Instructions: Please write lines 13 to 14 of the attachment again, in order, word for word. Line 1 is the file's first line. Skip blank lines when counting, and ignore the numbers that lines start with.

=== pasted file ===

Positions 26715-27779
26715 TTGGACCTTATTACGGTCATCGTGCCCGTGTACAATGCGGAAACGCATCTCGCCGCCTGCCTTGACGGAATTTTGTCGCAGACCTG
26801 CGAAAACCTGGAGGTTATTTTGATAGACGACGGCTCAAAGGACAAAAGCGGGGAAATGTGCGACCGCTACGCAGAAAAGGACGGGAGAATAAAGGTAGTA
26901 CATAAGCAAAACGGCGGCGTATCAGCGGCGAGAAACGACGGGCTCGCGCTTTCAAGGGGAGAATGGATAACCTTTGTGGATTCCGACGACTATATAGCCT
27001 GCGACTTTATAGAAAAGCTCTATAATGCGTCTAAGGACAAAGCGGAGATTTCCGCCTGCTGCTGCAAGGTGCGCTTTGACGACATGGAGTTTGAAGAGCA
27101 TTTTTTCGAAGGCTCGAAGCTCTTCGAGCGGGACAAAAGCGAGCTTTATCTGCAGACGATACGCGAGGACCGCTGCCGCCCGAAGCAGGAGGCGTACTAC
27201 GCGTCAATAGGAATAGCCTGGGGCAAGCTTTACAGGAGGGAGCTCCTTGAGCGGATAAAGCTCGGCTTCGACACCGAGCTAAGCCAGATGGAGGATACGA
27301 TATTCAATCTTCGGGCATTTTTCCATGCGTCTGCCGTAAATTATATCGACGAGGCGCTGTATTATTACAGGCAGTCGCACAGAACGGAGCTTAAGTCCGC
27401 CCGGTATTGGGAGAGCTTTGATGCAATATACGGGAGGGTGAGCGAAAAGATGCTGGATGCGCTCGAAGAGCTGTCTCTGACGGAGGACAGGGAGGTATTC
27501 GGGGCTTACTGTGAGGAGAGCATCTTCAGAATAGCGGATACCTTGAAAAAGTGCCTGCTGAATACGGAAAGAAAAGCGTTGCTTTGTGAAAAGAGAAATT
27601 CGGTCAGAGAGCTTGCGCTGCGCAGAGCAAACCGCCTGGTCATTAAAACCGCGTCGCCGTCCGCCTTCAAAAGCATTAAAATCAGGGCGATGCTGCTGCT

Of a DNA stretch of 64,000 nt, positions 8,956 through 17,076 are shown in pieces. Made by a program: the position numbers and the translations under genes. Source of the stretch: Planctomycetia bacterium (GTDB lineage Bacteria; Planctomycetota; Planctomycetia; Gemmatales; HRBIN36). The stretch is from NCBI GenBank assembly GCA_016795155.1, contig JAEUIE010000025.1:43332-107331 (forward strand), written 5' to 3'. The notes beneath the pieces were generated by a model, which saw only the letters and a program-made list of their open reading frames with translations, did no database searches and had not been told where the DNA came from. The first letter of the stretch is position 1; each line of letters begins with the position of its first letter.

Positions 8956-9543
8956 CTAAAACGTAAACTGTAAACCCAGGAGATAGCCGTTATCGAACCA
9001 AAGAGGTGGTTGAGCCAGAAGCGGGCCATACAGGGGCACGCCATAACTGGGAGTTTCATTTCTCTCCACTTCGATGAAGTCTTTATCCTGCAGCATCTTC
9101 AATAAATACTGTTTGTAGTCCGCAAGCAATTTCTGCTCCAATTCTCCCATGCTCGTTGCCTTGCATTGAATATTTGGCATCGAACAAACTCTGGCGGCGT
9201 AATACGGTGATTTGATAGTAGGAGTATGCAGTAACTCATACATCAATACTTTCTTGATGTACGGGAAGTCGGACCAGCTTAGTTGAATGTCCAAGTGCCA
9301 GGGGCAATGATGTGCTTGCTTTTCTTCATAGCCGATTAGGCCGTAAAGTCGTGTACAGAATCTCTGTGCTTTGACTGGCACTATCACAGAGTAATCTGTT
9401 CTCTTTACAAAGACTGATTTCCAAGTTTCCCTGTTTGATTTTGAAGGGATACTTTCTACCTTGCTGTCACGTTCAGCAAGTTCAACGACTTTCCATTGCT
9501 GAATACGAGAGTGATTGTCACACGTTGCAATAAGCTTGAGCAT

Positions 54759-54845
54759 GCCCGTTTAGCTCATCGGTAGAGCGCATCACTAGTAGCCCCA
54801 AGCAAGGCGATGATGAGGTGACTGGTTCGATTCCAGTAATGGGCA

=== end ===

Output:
Positions 8956-9543
8956 CTAAAACGTAAACTGTAAACCCAGGAGATAGCCGTTATCGAACCA